Most campuses sponsor new faculty orientations that aspire to establish sound teaching habits among tenure-track, lecturer, and adjunct faculty—but few initiatives report a significant impact on faculty practice. Our initial BoF pre-conference conversation will bring together faculty developers to identify sessions that could yield innovative perspectives on the new faculty orientation, both as a short-term welcome and as a longer-term exploration of policies and practices to build effective faculty careers. An end-of-conference discussion will build approaches to new faculty orientation based on themes that emerged in conference sessions.
Peter Block's emphasis on authentic belonging and connectedness can inform developers' work in fostering leadership and organizational capacity. During the opening BoF session, facilitators will briefly review Block's framework and invite conversation on how these ideas might frame POD conference engagement. In the closing session, facilitators will prompt dialogue on the ways in which POD sessions engaged Block's principles and practices (e.g., nurturing an alternative future, convening meaningful conversations, and listening across differences) and how participants might apply these practices in their own work. Prior familiarity with Block's work is not required.
This session reports results of a new systematic review of articles evaluating faculty development interventions that support aspects of faculty worklife beyond teaching—here termed "holistic" faculty development—from 1980 to 2019. This is a portion of a broader study, for which 8,847 unique items were retrieved, yielding 3,051 relevant articles, of which 479 evaluated an intervention. Participants in the session will review and discuss the history represented by the results, including the goals, scope, and diversity of interventions and evaluation methods.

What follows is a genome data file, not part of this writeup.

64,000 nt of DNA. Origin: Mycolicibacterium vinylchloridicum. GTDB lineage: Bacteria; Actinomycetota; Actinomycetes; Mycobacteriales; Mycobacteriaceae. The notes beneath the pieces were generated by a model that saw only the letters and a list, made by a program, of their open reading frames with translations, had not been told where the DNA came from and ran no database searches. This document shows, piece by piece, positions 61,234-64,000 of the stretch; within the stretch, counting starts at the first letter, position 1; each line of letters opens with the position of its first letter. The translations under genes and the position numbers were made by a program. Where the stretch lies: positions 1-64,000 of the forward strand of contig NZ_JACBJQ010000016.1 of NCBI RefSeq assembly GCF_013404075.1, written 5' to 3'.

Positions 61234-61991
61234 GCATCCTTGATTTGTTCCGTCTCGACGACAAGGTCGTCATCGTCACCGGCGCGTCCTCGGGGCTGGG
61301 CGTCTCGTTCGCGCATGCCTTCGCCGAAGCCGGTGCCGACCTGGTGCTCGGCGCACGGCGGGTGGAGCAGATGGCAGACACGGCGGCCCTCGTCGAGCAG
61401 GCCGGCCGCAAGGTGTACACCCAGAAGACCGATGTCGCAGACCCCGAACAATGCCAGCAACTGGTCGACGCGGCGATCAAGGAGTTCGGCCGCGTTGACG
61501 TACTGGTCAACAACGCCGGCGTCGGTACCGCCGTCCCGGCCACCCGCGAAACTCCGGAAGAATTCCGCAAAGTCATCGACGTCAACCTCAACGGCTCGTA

In this session, panelists representing broad experience in the educational development profession will offer insights from their various positions and career moves to attendees interested in entering the field. Panelists will discuss i) the rewards of a career in educational development, including advancing professional value for ourselves and colleagues; ii) similarities and differences between faculty and educational development positions; iii) strategies for job-market success and perspectives from hiring committees; and iv) the skills, knowledge, and expertise needed to successfully engage in this work. We will also explore emerging opportunities within our field.
While faculty recognize capstones as vital high-impact practices, questions linger over their purpose and the structures required to support equitable implementation. Faculty stories emerging from our multi-institutional study highlight not only the importance of institution-wide conversations that promote understanding of and investment in the capstone, but also power dynamics that deter instructors from initiating conversations about unclear goals and workload inequities. Our asynchronous, interactive session guides participants through scenarios where they navigate these tensions as an instructor, department chair, or educational developer. These storylines--drawn from our research findings--are accompanied by heuristics designed to promote significant, intersecting conversations across institutional contexts.